I made new mockups, suggested some improvements to the design, coded the HTML and CSS for all the pages, and updated much of the content.

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Photo in About.com

June 21, 2006

striped skirt (East Wing)

This photo now appears in an About.com article, “Looking at Paintings: Where Do You Stand?

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jenny-press web design

December 1, 2005

The jenny-press was established in 2004 to contribute to the critical discussion of artists’ books. It publishes scholarly articles about the arts of the book, in limited editions with covers designed and hand-printed by editor Jae Rossman.

The jenny-press needed a simple site to showcase the latest issue and to offer information on how to order publications and stationery. I based this design on one of Jae’s paintings, called Sage.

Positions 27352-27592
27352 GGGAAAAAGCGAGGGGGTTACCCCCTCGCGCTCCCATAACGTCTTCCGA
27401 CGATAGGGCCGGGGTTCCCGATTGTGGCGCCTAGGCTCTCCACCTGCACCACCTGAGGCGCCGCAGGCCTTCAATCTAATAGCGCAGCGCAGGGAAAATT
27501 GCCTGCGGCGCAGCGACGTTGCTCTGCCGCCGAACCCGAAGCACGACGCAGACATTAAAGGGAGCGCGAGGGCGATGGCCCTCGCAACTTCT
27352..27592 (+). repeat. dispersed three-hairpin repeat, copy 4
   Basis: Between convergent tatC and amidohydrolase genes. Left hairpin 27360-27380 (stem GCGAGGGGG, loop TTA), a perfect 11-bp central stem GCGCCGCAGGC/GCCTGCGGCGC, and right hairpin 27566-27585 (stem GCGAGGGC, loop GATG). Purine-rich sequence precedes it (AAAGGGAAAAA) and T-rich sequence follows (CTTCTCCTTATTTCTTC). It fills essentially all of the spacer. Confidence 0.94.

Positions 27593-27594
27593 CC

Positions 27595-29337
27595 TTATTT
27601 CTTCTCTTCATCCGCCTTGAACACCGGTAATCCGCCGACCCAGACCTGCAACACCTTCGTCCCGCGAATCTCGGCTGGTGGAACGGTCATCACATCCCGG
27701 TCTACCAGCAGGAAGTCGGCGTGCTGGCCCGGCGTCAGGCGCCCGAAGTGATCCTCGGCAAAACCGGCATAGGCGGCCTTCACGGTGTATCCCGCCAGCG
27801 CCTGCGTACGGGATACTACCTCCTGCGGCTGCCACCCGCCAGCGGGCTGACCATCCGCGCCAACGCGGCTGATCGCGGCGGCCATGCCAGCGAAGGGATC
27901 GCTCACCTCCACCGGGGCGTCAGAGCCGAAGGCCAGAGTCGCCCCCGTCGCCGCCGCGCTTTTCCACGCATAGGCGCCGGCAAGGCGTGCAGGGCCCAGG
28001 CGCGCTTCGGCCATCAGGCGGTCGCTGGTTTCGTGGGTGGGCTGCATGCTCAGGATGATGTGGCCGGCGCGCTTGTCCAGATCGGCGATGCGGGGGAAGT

the original jenny-press home page

the original jenny-press home page


The inside pages, which show the current cover artwork, are muted so as not to clash with the cover art.

inside page of the jenny-press site

inside page of the jenny-press site

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AMM website design

September 28, 2005

AMM websiteThe Association des Municipalités du Mali (AMM), with their partners the Service de Coopération et d’Action Culturelle de l’Ambassade de France au Mali (SCAC), needed to put their central clearinghouse of decentralization information online. Through ICVolunteers, I became a CyberVolunteer responsible for designing the look and feel of the portal.

I worked with another CyberVolunteer in Bamako. After I designed the graphic look-and-feel of the site, and coded the HTML and CSS, he integrated my code with SPIP templates and built the working site you see today.